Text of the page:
Is Christmas to be the inflated plastic toys that line the shelves of stores like Home Depot who want your money, but deny the message of Christmas?  Is it to be a way for stores to profit while they reject The Prophet who is The Way, The Truth, and The Life (John 14:6)?

I realize that Thanksgiving is this week and Christmas is still a month away, but I’ve come to loathe the commercialization of Christmas.  When we forget the rich Christian history of this holy day, it becomes a remnant of empty boxes and crumpled wrapping paper.

The hope-filled Spirit of Christmas has transformed lives throughout the history of mankind.  One such incident is the World War I story involving Charles Brewer, a 19-year-old British lieutenant.

On Christmas Eve of 1914, Brewer and other soldiers of the Bedfordshire Regiment of the 2nd Battalion were shivering in a trench when they faintly heard the sound of singing coming from the trenches of the German soldiers.  After a moment, Brewer recognized the song was the familiar Christmas carol, “Silent Night.”  When the Germans were finished singing “Stille Nacht,” Brewer and other soldiers began to cheer, and they sang the English version of the song.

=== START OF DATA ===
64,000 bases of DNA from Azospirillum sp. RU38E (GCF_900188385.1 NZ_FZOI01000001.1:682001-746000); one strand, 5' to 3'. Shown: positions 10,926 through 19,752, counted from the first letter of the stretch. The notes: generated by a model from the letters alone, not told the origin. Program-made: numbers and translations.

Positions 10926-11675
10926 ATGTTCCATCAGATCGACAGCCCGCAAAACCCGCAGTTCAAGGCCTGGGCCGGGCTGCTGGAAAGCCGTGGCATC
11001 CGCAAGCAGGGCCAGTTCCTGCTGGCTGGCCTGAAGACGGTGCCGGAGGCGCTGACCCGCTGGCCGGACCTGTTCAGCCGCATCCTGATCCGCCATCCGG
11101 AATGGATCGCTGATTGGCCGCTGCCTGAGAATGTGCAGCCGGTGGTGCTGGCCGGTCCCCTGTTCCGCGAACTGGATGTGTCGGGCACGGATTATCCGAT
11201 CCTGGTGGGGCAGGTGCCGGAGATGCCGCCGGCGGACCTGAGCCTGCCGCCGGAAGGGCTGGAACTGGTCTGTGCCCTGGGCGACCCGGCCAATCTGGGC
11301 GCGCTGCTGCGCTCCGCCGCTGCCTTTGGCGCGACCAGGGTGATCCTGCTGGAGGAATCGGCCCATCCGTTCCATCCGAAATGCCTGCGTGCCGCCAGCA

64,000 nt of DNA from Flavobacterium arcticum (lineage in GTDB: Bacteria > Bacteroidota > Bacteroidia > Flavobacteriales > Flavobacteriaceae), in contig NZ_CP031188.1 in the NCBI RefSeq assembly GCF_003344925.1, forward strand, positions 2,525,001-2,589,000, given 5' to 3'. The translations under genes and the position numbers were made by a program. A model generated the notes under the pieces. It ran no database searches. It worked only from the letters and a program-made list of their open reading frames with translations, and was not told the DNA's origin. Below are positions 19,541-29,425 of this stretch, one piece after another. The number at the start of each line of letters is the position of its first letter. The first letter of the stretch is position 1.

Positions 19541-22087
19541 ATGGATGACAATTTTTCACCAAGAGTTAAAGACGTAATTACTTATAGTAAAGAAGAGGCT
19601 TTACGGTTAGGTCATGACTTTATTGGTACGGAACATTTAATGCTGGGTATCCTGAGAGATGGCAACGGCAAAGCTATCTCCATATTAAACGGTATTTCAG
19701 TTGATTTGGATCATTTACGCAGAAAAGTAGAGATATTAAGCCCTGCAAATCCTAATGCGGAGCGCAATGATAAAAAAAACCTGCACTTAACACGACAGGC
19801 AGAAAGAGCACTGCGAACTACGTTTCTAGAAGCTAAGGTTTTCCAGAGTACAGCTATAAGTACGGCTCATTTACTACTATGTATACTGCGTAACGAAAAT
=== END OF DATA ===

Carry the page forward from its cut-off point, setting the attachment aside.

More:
According to history.com, “When dawn broke on Christmas morning, something even more remarkable happened. In sporadic pockets along the 500-mile Western Front, unarmed German and Allied soldiers tentatively emerged from the trenches and cautiously crossed no-man’s-land—the killing fields between the trenches littered with frozen corpses, eviscerated trees and deep craters—to wish each other a Merry Christmas. Political leaders had ignored the call of Pope Benedict XV to cease fighting around Christmas, but soldiers in the trenches decided to stage their own unofficial, spontaneous armistices anyway.”

I think it’s time for the government to end this sterilization program and let our Veterans have their Christmas trees and its time merchants  begin  focusing less on the jingle bells of their cash registers and more on the message of Silent Night.

A Christmas Riddle

images (1)Is the myth of Santa a riddle or a taradiddle?  The contrasting stories I saw yesterday certainly paint different pictures of old St. Nick:

  • Story #1: Georgia Church Posts Message Saying ‘Santa Is Satan’
  • Story #2: Secret Santas in Massachusetts Pay Thousands of Dollars to Close Out All Layaway Orders at Three Toys ‘R’ Us Stores
  • Story #3: Ho Ho No: School bans Santa from winter concert
  • Story #4: Santa and his elves wash windows at Mission Hospital

It seems that people have different opinions of the red-suited giver of gifts.  Is he the demon or the delight of December?  Is he charming or harming to our children.  Is he innocent folklore or a fatuous troll?

A Pew Research survey released in December of 2013 found that Santa is not just a childhood fixation:

  • 69% of parents with at least one child under age 18 said they planned to pretend that old St. Nick would visit their house on Christmas Eve.